Compliance News

published on 30 April 2024 I reading time approx. 7 minutes

​Company Secretarial (CS) compliance for Private Limited Companies
Below is a summary of the compliances that need to be adhered to in the next quarter (April – June 2024):​

ParticularsDue Date 
Hold at least one Board Meeting in the quarter 01 April 2024- 30 June 2024
30 June 2024

Disclosure of interest in Form MBP-1


To be placed in the first board meeting of the financial year 2024-25

Form MSME- I:

(Form for furnishing outstanding payments to Micro or Small Enterprises with the Registrar for the period 01 October 2023 to 31 March 2024)


30 April 2024

Form DPT-3

(Return of Deposits)

30 June 2024
Form ECB-2 ReturnsIn case External Commercial Borrowings (ECB), that is, commercial loans are availed by eligible resident entities from recognized non-resident lenders, such resident entities are required to file Form ECB-2 return within seven (7) working days from the closing date of each month.

Environmental Law Updates

​1. The Water (Prevention and Control of Pollution) Amendment Act, 2024 ​

The Ministry of Environment, Forests & Climate Change has introduced a crucial amendment under the Water (Prevention & Control of Pollution) Amendment Act, 2024 which received the Presidential assent as on 15 February, 2024. The said amendment will be immediately enforceable in the states of Rajasthan, Himachal Pradesh, and Union Territories, and it shall apply to such other State which adopts this Water (Prevention & Control of Pollution) Amendment Act, 2024 by resolution.

As per this amendment, section 27-A is newly inserted whereby the Central Government, in consultation with the Central Pollution Control Board (CPCB), is authorized to issue guidelines to State Pollution Control Boards (SPCBs) concerning matters such as exemptions for certain categories of industrial plants, the granting, refusal, or revocation of consent for any industrial operation or process related to wastewater treatment and disposal systems, as well as to bringing into use of a new or altered outlet. These guidelines shall also encompass the mechanism for timely disposal of applications submitted under Section 25 of the Water (Prevention and Control of Pollution) Act, 1974, as well as the duration of consent validity. SPCBs are required to adhere to these guidelines when carrying out their functions regarding the granting, refusal, or revocation of consent under Sections 25 or 27 of the Water Act. 

Section 25 of the Water Act states that conditional to the provisions of this section, no person shall, without the previous consent of the State Board- (a) establish any industry, operation or process, or any treatment and disposal system or, any extension or addition thereto, which is likely to discharge sewage or trade effluent into a stream or well or sewer or on land or (b) bring into use any new or altered outlet for the discharge of sewage; or begin to make any new discharge of sewage. Section 27 of the Water Act stipulates that SPCB shall not grant its consent under section 25 of the Water Act for the establishment of any industry, operation or process, or treatment and disposal system or extension or addition thereto, or to the bringing into use of a new or altered outlet unless the industry, operation or process, or treatment and disposal system or extension or addition thereto, or the outlet is so established as to comply with any conditions imposed by the Board to enable it to exercise its right to take samples of the effluent.  The existing provision under section 44 of the Water Act is retained by the Water (Prevention & Control of Pollution) Amendment Act, 2024 which stipulates that contravention of Section 25 is punishable with imprisonment for a term not less than 1 year and 6  months but which may extend to 6 years and with fine.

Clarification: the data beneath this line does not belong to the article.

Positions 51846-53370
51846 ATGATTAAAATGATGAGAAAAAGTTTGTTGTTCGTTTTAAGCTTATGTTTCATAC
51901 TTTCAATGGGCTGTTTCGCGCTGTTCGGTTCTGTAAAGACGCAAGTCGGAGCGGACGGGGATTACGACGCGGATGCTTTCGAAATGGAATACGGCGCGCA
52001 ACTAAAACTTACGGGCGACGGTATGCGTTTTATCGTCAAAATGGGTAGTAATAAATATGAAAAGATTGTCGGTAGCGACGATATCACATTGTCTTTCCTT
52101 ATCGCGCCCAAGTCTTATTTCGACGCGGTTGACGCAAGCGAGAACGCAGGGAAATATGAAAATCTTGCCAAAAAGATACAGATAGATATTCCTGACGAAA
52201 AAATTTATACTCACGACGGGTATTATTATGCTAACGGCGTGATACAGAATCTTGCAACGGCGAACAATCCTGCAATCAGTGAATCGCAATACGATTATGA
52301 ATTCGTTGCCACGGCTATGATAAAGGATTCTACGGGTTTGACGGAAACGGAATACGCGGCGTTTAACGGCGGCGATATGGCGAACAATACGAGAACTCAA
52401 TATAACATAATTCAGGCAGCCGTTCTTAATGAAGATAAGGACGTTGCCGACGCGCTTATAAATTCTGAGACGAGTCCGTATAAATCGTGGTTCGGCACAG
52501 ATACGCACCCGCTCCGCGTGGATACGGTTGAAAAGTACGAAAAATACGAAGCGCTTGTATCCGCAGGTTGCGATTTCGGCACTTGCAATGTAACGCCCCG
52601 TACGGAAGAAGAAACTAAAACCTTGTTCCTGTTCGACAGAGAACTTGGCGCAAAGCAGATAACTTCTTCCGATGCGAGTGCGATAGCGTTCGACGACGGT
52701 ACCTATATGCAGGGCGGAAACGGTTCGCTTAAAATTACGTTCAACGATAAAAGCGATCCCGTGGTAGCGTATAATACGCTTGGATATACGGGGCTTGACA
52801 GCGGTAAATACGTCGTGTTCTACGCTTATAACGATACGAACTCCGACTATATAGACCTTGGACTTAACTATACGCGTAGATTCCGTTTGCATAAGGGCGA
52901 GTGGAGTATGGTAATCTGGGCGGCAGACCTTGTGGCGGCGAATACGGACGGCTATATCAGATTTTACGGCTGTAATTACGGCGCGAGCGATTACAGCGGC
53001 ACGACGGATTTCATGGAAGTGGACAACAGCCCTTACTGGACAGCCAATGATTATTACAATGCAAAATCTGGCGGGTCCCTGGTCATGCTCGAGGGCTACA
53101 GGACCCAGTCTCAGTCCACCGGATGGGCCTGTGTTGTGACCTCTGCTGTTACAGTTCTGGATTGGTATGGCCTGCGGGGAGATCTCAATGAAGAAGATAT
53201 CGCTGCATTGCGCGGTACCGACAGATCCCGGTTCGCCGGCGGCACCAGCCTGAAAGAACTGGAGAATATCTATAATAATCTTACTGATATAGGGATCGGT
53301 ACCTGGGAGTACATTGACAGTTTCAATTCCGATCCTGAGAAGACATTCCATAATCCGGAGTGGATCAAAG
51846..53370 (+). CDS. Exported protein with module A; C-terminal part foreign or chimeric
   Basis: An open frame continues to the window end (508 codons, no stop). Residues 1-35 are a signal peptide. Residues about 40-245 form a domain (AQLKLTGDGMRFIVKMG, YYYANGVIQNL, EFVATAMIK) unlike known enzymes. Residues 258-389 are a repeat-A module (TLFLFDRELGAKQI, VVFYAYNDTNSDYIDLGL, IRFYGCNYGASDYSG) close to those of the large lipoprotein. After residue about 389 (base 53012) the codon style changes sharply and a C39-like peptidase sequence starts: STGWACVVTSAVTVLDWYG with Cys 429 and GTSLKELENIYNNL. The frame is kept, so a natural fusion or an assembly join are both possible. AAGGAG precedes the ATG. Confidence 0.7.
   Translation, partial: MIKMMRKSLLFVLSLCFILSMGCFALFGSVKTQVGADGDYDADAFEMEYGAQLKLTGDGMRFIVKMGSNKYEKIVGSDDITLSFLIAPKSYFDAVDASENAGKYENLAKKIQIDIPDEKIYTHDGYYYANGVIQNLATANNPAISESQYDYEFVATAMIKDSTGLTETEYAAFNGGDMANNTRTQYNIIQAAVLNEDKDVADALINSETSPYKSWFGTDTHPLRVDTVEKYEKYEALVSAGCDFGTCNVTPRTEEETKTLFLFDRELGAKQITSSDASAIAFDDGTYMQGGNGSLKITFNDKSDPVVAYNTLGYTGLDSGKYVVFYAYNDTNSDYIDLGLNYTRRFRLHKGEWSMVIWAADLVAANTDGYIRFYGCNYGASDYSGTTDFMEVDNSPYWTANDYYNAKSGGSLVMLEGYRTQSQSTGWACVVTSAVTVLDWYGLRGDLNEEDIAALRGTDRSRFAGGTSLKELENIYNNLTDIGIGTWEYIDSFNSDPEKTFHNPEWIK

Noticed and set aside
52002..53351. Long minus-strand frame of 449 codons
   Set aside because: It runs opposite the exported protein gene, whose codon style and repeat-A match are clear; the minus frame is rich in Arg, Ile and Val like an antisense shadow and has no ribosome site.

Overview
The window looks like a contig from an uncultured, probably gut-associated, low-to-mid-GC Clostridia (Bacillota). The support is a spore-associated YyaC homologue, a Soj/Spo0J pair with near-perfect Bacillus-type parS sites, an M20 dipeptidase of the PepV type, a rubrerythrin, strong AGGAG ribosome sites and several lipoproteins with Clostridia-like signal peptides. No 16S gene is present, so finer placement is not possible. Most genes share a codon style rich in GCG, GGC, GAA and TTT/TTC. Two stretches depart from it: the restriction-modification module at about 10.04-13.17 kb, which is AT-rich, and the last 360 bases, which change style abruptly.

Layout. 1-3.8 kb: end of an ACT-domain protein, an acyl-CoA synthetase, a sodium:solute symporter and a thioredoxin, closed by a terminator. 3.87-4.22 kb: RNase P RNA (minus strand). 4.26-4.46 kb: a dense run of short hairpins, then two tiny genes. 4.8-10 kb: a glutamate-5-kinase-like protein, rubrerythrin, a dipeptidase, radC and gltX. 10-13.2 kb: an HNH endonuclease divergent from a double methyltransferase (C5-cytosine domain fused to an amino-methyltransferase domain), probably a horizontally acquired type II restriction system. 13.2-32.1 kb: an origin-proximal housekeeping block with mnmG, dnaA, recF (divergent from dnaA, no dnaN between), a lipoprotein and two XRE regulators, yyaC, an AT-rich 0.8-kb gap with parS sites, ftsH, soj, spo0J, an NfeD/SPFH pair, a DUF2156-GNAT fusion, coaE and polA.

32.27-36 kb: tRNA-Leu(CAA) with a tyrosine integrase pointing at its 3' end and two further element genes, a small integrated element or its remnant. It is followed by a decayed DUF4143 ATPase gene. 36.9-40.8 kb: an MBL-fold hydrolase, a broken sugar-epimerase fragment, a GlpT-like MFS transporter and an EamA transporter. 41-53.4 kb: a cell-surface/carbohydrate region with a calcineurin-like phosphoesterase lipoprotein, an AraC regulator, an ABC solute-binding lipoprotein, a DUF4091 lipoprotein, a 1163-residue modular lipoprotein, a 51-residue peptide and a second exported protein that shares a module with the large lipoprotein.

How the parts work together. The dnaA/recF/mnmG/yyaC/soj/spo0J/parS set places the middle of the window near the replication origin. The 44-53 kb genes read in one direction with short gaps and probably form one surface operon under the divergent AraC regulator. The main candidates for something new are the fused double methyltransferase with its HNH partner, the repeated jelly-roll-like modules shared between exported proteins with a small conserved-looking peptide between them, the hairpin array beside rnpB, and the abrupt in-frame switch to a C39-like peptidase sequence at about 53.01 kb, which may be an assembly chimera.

It is pertinent to note that except for violation in terms of section 25 and 26 of Water Act, the Water (Prevention & Control of Pollution) Amendment Act, 2024 has to a certain extent decriminalized certain penal provisions and have replaced with financial penalty between INR 10,000 up to INR 1,500,000. 

Further in case such offences continue, the penalty shall be INR 10,000 for each day of subsistence of the offence. The non-payment of penalties may result in imprisonment of up to 3 years or a fine double the penalty amount.

If the defaulting entity prosecuted by the National Green Tribunal and held guilty it is liable to pay penalty in addition to any relief or compensation imposed on it by the tribunal. Such amount of penalty is to be credited to the Environment Protection Fund. 

Labour Law Updates​

1. Maharashtra Labour Welfare Fund (Amendment) Act, 2024​

The Maharashtra Labour Welfare Fund (Amendment) Act, 2024 which came into effect on 18 March 2024, introduces revisions in the rate of contributions to be made by the employers and employee towards the Maharashtra Labour Welfare Fund. 

In alignment with the same, all the establishments employing 5(five) or more employees are bound to make the revised contributions towards the Maharashtra Labor Welfare Fund. As per the revised rates every employee except those working in the managerial or supervisory capacity shall make half yearly contributions of INR 25 by 15th of July and January every year. The amendment further states that the employer shall pay thrice to the employee’s contribution. In other words, for every INR 25 contributed by the employee, the employer shall contribute INR 75 for such employee. 

2. Gujarat Shops and Establishments (Regulation of Employment and Conditions of Service) Act, 2019​